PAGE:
Keepin It Simple – 4 Easy Ways to Stay on Track in 2015

keep it simple

Happy New Year! and Happy New Year Resolutions! What will it be this year? Losing weight, gaining health, getting fit, building muscle, exercise more, eat less. Whatever your goals, one of the best strategies for success is  to Keep It Simple.

Here are my four favorite tips for any health and fitness related goals –

1.  Don’t Stress Out!  Stressing out about “how bad” you ate over the last 4 days, or how little you exercised is NOT going to help you lose the weight.  Nope, in fact, stress can make you hold onto more fat and pounds.  So stop it!  Move forward and don’t look back at what you did or didn’t do last week or weekend.

2.  Exercise with intensity!  Workout hard!  It doesn’t have to be long, it just needs to be intense.  And who wants to spend hours exercising anyway? I was so busy with kids this week, I only got 10-20 minute at the gym each day. I made sure my intensity was maxed out, and I feel like I got a good, all be it short, workout.

3.  Drink water like it’s your job!  Yes, down that water to flush out what you are retaining from any over-indulgent eating.  Salt, alcohol, and excess sugar can lead to a lot of bloat, so drink your water to flush it out! Who cares if you go to the bathroom 12 times a day?

4.  Just eat sensibly.  Eat your lean proteins, high fiber foods, fruits, veggies, and healthy fats.  It won’t take many days to see the changes.

Sugar — How Much Should You Really Be Eating?

Feeling run-down, moody, and irritable? It might just be the sugar that you eat every day. Whether you eat sugary treats for a hit of energy during the day, or you have a fairly healthy diet, sugar is everywhere. It‘s sneaky and in almost everything.

I’m talking about added sugar — the kind that doesn’t occur naturally (like in fruit), but is added during food processing, preparation, or at the table.

The American Heart Association recommends that women limit their sugar intake to 100 calories (25 grams), or around six teaspoons a day. Men should limit their intake to 150 calories (37.5 grams), or nine teaspoons.

You are probably aware that candy, cookies, and soda are loaded with sugar, although how much sugar may come as a surprise. But most of us don’t think of things like hamburger buns and crackers, or canned fruit and pasta sauce when it comes to foods full with sugar.

So what’s the big concern about eating too much sugar anyway?

Eating a lot of added sugar is linked to almost every bad health condition you can think of. Okay, maybe not everything, but it certainly has a big effect on things like:

Excess weight, especially near your waist

Low HDL or “good cholesterol”

High blood glucose levels and/or insulin resistance

High levels of triglycerides (energy stored in fat cells) in your blood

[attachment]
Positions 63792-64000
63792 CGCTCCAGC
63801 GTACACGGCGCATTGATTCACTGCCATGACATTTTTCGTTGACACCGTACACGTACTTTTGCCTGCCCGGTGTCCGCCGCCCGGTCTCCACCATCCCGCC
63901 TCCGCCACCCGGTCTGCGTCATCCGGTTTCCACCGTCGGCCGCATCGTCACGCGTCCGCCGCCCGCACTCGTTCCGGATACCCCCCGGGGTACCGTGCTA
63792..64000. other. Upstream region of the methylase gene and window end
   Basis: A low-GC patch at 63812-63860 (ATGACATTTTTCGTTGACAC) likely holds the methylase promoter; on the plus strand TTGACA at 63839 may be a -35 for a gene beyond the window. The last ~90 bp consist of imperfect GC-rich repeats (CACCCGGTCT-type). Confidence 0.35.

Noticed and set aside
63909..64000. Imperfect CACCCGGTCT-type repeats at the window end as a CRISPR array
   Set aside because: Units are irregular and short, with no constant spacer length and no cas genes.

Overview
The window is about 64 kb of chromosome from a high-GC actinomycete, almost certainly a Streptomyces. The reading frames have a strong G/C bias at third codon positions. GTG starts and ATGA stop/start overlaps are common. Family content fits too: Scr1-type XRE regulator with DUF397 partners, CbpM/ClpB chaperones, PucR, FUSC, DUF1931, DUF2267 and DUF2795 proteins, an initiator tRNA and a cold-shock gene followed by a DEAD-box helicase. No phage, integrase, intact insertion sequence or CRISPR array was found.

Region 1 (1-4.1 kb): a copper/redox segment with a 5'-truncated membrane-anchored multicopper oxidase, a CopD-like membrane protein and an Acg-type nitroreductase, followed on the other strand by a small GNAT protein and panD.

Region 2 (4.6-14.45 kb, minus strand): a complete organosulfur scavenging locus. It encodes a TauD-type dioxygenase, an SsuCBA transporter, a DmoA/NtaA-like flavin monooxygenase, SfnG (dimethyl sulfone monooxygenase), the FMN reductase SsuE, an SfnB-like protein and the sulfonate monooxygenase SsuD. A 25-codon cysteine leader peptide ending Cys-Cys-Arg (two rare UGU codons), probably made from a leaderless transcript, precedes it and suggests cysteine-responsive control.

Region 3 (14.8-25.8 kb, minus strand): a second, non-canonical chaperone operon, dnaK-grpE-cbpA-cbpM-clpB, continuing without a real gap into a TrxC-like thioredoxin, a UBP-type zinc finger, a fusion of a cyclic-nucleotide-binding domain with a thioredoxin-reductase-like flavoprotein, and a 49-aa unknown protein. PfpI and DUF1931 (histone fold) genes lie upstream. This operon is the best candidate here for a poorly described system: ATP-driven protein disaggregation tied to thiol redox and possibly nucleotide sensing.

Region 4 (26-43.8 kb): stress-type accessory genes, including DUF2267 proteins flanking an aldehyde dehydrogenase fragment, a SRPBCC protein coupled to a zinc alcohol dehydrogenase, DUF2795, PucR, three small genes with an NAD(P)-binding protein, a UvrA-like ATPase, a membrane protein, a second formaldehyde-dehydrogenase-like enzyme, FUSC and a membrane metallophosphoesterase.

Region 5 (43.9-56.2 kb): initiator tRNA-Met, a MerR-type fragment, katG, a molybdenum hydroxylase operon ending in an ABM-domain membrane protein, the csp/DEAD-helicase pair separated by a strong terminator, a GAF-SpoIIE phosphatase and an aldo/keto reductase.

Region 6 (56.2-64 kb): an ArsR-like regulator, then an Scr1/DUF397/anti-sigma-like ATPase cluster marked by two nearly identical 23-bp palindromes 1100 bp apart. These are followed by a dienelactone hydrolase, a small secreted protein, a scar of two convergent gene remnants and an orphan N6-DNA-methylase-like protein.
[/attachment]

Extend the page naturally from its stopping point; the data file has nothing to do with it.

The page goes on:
Increased risk for high blood pressure

Increase risk for heart disease and stroke

General feeling of crappiness (no, I don’t have any medical studies to back this one up, but it’s true)

And because sugar only provides calories, with no other nutritional value, eating sugary foods and beverages can displace nutrients that are necessary for the body to function at its best.   

What are the biggest sugar culprits?

Regular soft drinks: 33%

Candy: 16.1%

Cakes, cookies, pies: 12.9%

Fruit drinks (fruit punch and fruit juices): 9.7%

Dairy desserts and milk products (ice cream, sweetened yogurt, sweetened milk): 8.6%

White Grains: (white bread, toaster waffles/pancakes): 5.8%

Big benefits — small actions

Added sugars have no nutritional value other than calories, and many of us can reduce our risk of disease and get to that healthy weight by decreasing the amount of sugar in our diets.

Don’t worry, I am not going to tell you to cut out all sugar, or do some sort of crazy detox or cleanse. The reality is that restricting yourself to the recommended limit might be difficult, since one 12-ounce can of soda has about 130 calories, or eight teaspoons of sugar. (On average, Americans consume 355 calories, or more than 22 teaspoons, of sugar a day, the equivalent of two cans of soda and a chocolate bar.)

You don’t have to eliminate all sugar from your diet, just use your allotment wisely. Know your daily numbers and make trade-offs that you can live with.  A friend of mine lost 30 pounds in just a few months by simply cutting out all soda – nothing else.

Here are some tips that everyone should be able to follow.

Use fruit to add a sweet flavor to cereals, yogurt, as dessert, and for snacks.

Cut back on candy, cookies, etc.  and sweetened sodas, teas, and flavored waters.

And read labels always. Know where hidden sugar hangs out.

Most importantly, help your kids learn that so much sugar is not necessary. Train their palates when they’re young to enjoy less sweet food.

And you can still have small amounts of sugar (even desserts), but only with your meals. Eating a full meal helps slow sugar delivery, which will help with any sugar withdrawal, and moodiness or irritability after the sugar high starts to crash.

Become aware about what you buy and eat, so you can make smart decisions both in and out of your home.

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